Martin Seligman and Positive Psychology

Martin Seligman is the founder of positive psychology, a field that was “founded on the belief that people want to lead meaningful and fulfilling lives, to cultivate what is best within themselves, and to enhance their experiences of love, work, and play”. In 2004 Seligman conducted a Ted Talk that discussed the study of this burgeoning field. In his talk Seligman explains that there are three different kinds of happy lives. The first being: a pleasant life, in which you fill your life with as many pleasures as you can. The second: a life of engagement, where you find a life in your work, parenting, love and leisure and the third: a meaningful life, which “consists of knowing what your highest strengths are, and using them in the service of something larger than you are.” Through his extensive research into these different types of happiness, Seligman concluded that “the pursuit of pleasure” alone cannot provide a person with lasting fulfillment; a person must also pursue a life of meaning and engagement. In fact, pursuing happiness that is derived from “short-lived” pleasures such as a win by a favorite sports team, or a nice meal, tends to be fleeting. Where as volunteering consistently, or pursuing a career that you feel passionately about through education, is more likely to provide you with a greater sense of meaning and fulfillment in the long run.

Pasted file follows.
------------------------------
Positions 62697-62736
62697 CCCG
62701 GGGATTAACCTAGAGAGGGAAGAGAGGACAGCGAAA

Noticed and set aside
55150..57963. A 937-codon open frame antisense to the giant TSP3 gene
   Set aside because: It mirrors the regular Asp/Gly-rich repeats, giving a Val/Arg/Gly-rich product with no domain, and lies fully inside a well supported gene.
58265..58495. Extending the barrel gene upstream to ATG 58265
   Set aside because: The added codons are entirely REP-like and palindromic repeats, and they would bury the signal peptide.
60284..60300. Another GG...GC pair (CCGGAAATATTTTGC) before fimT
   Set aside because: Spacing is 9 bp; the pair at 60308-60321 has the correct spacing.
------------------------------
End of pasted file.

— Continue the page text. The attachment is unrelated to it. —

In her article “The Habits of Supremely Happy People” Kate Bratskeir states that tackling concepts as large as “meaning” may seem daunting, but she assures readers that there are many ways for people to pursue a deeper, more enduring happiness. Bratskeir lists 21 ways that people find meaning, engagement, and fulfillment in their lives. Some of these include:
1.     They surround themselves with other happy people
2.     They smile when they mean it
3.     They cultivate resilience
4.     They try to be happy
5.     They are mindful of the good
6.     They appreciate simple pleasures
7.     They devote some of their time to giving
8.     They let themselves lose track of time
9.     They nix the small talk for deeper conversation
10.   They spend money on other people
11.   They make a point to listen
12.   They uphold in-person connections
13.   They look on the bright side
Most of these are pretty easy to incorporate into our daily lives–so why not make a promise to give at least one of these ways a try today? With Christmas quickly approaching I know I’ll be able to tackle #1 and #10. But for now, I’m pursuing #6 and I’m going to go appreciate the simple pleasure of eating a big piece of chocolate. Who’s with me?

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